Researchers evaluated the treatment regimens based on the number of emergency-room visits, incidence of complications, side effects and, most importantly, health outcomes to determine which treatment regimens do the best job of helping to fight cancer. By measuring the comparative effectiveness of different treatment options, the program aimed to uncover best practices, and identify and reduce unnecessary drug administration that does not improve the patient’s health.The upfront fee to the oncologists covered the standard treatment period, which is typically six to 12 months. In cases of cancer recurrence, the bundled payments were renewed every four months during the course of the disease, which allowed the doctor to continue overseeing his or her patient’s care even if drug therapy was no longer effective. The payments also were continued for patients who were no longer receiving chemotherapy or who enrolled in hospice care. This approach was designed to reward oncologists at current levels for patient care while simultaneously severing the link between drug selection and income. Physicians were incented with the ability to earn an increased episode payment by improving their results. UnitedHealthcare did not play a role in determining which treatment plan the oncologists chose. The study, conducted between October 2009 and December 2012, covered 810 cancer patients with breast, colon and lung cancer, and examined the difference in cost before and after the payment change. The total cost of medical care for patients in the study was $64.76 million, a 34 percent reduction in medical costs for a savings of $33.36 million. The cost of chemotherapy medications, however, was $13.46 million higher for the episode group than for the control group, but the tested pilot model still produced the 34 percent overall costs savings. The study used a quality improvement incentive to reduce the total cost of care and improve outcomes. While the goal of the study was to remove the link between drug selection and medical oncology outcomes by providing incentives for decreased chemotherapy costs, drug costs still were higher. This finding demonstrates that the bundled payment approach was able to reduce overall medical spend through other channels. The study was not designed to determine specifically how the cost savings were achieved, though analysis suggested the primary difference was hospitalizations.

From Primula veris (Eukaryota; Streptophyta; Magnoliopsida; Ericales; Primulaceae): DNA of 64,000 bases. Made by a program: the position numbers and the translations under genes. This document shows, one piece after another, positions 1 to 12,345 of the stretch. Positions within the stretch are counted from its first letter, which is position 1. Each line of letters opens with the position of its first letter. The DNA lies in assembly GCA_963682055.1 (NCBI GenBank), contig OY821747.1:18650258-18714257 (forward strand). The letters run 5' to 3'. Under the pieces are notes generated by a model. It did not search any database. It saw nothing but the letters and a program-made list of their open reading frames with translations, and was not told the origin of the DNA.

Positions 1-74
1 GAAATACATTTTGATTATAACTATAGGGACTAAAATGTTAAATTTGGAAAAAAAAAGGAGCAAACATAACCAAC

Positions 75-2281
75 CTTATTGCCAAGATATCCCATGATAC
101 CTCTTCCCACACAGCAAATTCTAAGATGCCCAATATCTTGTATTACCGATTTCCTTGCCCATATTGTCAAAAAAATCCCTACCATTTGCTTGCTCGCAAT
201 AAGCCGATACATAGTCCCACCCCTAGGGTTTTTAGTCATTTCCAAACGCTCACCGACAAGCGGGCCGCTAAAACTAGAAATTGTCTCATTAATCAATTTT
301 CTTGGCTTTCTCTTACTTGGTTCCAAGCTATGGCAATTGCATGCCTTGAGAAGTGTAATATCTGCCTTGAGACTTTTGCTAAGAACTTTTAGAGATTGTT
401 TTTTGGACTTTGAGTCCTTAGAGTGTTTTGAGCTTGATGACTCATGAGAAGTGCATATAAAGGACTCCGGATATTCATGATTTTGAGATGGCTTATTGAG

“The episode payment project yielded significant savings for the treatment of cancer patients without any measurable effect on the health outcomes for patients,” said Dr. Gould, who participated in the pilot. “The health care community needs to embrace new approaches to payment if we want to ensure the sustainability of our health care system for future generations.”About UnitedHealthcare UnitedHealthcare is dedicated to helping people nationwide live healthier lives by simplifying the health care experience, meeting consumer health and wellness needs, and sustaining trusted relationships with care providers. The company offers the full spectrum of health benefit programs for individuals, employers and Medicare and Medicaid beneficiaries, and contracts directly with more than 800,000 physicians and care professionals, and 6,000 hospitals and other care facilities nationwide. Globally, UnitedHealthcare serves more than 45 million people in health benefits and is one of the businesses of UnitedHealth Group (NYSE: UNH), a diversified Fortune 50 health and well-being company. Click here to subscribe to Mobile Alerts for UnitedHealth Group.